Hero on the big screen–and in real life | Inquirer Entertainment

Hero on the big screen–and in real life

/ 12:10 AM February 13, 2018

Aside from the recent Golden Globe awards rites’ focus on female empowerment and anti-exploitation campaigns, one of its most attention-calling and inspiring moments was the appearance of the iconic action-drama star, Kirk Douglas. What made his participation memorable was his advanced age—101 years old!

Very few other entertainment luminaries (George Burns was one of them) have attained centenarian status, so Douglas’ feat itself is worth celebrating.


But, what makes it even more remarkable is the fact that, some years ago, he had a medical crisis that placed his survival in serious doubt—and robbed him of his normal speaking voice.

At the Golden Globes, it was heartening to see that the
“unsinkable” star could speak again, if only weakly. With the help and “interpretative” gift of his daughter-in-law, Catherine Zeta-Jones, Douglas was able to communicate his best wishes to his younger colleagues and to millions of home viewers.


The seniors among them recalled Douglas’ halcyon days as a true-blue Hollywood sensation, starring in some memorable movies, like “Spartacus,” “Lonely are the Brave” and “Inherit the Wind.”

Douglas even portrayed the famously idiosyncratic artist, Vincent van Gogh, in a live-action bio film, predating last year’s “Loving Vincent” by many decades.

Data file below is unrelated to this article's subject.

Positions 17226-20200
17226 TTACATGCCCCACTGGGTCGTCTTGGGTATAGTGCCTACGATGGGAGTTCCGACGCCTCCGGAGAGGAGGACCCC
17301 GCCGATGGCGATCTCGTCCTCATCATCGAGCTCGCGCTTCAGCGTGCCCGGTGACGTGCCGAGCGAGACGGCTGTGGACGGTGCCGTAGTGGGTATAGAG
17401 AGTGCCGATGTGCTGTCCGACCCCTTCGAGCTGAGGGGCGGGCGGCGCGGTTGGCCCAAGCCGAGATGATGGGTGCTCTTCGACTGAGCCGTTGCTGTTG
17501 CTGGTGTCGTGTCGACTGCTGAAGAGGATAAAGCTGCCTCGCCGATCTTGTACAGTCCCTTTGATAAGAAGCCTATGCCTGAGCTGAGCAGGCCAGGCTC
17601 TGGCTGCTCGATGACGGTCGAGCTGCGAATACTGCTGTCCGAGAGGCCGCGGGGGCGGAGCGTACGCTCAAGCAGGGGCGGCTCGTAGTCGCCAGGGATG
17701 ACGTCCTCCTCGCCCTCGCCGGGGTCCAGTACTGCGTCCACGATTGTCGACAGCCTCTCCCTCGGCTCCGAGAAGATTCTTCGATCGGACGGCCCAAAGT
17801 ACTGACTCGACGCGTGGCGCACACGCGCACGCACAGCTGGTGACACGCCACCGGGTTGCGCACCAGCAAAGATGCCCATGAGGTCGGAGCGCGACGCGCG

But, one of his most appreciated achievements in his long career was the key role he played in fighting film censorship in American movies.

An industry-wide, anticommunist witch hunt in the 1950s, prevented some gifted film artists from finding employment—but, Douglas was one of the few actor-producers who dared to counter the curtailment of artistic freedom.

He secretly got the gifted screenwriter, Dalton Trumbo, to write some screenplays for him, thus saving him from dire penury. And, years later, he even got the industry to officially acknowledge and honor Trumbo’s once-verboten authorship.
It takes guts to do what’s forbidden, but Douglas was an authentically brave man, not just in his onscreen exploits, but also in real life.

So, at 101 (and counting), he’s emerged as a true-blue hero in Hollywood, exceptional and honored not just for his ability to survive, but also to continue to excel and inspire!

Other highlights

Other memorable Golden Globes highlights and low blows: Best actor nominee Timothée Chalamet, cited for his standout portrayal in the film “Call Me by Your Name,” impressed viewers with his youth and promise. It was made more striking by the company of other finalists he kept that night—who included the iconic likes of Tom Hanks and Denzel Washington.


Great things are expected of Timothée from here on in, and we’re confident that he’ll deliver.

Other promising and exciting young talents in the spotlight at the Golden Globes included TV comedy or musical best actor winner Aziz Ansari, honored for being so deadpan-funny on the sitcom “Master of None.”

On the “low blow” side of the awards night’s ledger was the victory in the animated film category of “Coco.” Yes, it was a standout flick, but we’d hoped that the award would go to the much more intrepid and artistic “Loving Vincent,” because of the new animation and filming process it pioneered in. Sense of history and proportion, everyone.

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